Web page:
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Now at the Met

Decorous and Deadly: Weapons of the Royal Hunt in India

Rachel Parikh, Mellon Curatorial Fellow, Department of Arms and Armor

Posted: Thursday, September 10, 2015

The Royal Hunt: Courtly Pursuits in Indian Art, on view through December 8, brings together vibrant Mughal and Rajasthani paintings that depict royalty, nobility, and courtiers engaged in the dynamic yet dangerous sport of hunting. In addition to artworks from the Departments of Asian Art and Islamic Art, a group of weapons and hunting accessories loaned by the Department of Arms and Armor are also on display, which provide not only a greater understanding of the royal hunt, but also a rare opportunity to see these objects in person.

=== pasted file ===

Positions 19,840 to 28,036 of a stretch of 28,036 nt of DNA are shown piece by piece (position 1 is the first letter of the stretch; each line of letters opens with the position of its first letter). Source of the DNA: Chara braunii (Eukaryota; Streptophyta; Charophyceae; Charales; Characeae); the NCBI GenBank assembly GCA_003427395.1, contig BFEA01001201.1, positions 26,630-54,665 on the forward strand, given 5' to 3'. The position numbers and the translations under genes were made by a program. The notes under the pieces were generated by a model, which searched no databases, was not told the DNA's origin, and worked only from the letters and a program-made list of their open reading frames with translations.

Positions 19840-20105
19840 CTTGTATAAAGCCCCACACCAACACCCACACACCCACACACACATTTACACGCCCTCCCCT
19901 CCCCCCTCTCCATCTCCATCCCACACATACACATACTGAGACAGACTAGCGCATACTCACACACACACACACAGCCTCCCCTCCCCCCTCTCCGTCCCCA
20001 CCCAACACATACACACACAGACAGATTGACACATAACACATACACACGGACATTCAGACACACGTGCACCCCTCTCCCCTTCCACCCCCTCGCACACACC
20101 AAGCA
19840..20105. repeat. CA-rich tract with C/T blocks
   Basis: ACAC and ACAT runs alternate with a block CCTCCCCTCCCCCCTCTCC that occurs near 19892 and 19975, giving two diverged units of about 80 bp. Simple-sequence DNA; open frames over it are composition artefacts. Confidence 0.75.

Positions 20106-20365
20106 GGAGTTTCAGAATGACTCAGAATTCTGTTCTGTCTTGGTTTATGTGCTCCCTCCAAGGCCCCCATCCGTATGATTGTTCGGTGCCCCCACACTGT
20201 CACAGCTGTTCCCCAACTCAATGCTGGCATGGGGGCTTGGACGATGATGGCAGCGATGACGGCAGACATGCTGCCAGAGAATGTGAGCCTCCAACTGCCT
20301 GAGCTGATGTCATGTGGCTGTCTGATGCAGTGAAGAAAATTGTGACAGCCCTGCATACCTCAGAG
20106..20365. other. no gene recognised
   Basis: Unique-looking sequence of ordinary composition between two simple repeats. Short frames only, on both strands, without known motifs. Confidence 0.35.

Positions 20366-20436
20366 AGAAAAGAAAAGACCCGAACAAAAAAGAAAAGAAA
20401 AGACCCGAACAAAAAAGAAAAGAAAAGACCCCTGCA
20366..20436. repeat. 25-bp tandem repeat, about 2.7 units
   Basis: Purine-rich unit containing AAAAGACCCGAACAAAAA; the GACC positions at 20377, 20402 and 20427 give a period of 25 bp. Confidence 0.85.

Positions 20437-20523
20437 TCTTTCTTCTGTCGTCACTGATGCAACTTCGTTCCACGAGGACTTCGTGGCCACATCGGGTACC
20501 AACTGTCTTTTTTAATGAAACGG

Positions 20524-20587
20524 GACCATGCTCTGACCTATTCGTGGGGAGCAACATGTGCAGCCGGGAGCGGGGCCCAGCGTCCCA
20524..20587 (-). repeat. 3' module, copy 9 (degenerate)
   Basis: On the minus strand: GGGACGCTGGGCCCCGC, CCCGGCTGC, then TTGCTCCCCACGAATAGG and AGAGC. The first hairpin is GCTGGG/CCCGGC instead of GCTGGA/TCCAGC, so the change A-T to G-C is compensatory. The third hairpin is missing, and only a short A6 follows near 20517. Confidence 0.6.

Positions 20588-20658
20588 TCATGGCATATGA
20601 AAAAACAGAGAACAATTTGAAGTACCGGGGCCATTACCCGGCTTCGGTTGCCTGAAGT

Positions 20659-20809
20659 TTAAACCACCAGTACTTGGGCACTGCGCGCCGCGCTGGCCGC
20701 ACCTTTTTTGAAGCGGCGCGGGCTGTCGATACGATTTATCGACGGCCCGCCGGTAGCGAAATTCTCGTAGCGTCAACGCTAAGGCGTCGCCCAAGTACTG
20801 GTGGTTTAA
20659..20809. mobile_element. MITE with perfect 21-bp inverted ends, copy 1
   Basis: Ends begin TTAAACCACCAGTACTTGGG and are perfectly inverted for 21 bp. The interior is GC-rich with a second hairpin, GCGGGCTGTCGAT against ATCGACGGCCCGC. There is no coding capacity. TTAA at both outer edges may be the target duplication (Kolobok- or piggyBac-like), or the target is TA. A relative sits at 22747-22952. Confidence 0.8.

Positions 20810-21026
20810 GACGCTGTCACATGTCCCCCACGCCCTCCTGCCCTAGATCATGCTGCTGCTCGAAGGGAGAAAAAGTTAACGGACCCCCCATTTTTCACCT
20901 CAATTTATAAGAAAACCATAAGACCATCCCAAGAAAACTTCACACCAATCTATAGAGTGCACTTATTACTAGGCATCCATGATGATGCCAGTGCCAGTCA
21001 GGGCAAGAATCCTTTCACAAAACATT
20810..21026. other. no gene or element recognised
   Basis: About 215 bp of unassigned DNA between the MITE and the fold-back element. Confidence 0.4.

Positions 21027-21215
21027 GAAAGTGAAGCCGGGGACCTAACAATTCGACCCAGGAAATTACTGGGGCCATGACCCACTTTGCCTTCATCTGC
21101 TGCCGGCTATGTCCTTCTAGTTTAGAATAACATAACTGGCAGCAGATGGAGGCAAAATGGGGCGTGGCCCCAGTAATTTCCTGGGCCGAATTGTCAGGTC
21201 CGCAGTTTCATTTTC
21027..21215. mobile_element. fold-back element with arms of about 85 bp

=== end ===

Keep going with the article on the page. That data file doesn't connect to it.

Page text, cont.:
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Now at the Met

What's in a Face?

Soyoung Lee, Associate Curator, Department of Asian Art

Posted: Wednesday, July 22, 2015

Portraits can reveal so much about the character of the person depicted, beyond the obvious physical traits. What can you tell about the gentleman in this painting?

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Now at the Met

Spectrum Spotlight—China: Through the Looking Glass

Christopher Gorman, Assistant Administrator, Marketing and External Relations; Chair, Spectrum

Posted: Tuesday, July 7, 2015

Andrew Bolton, curator in The Costume Institute, recently spoke with me about the special exhibition China: Through the Looking Glass, extended through September 7.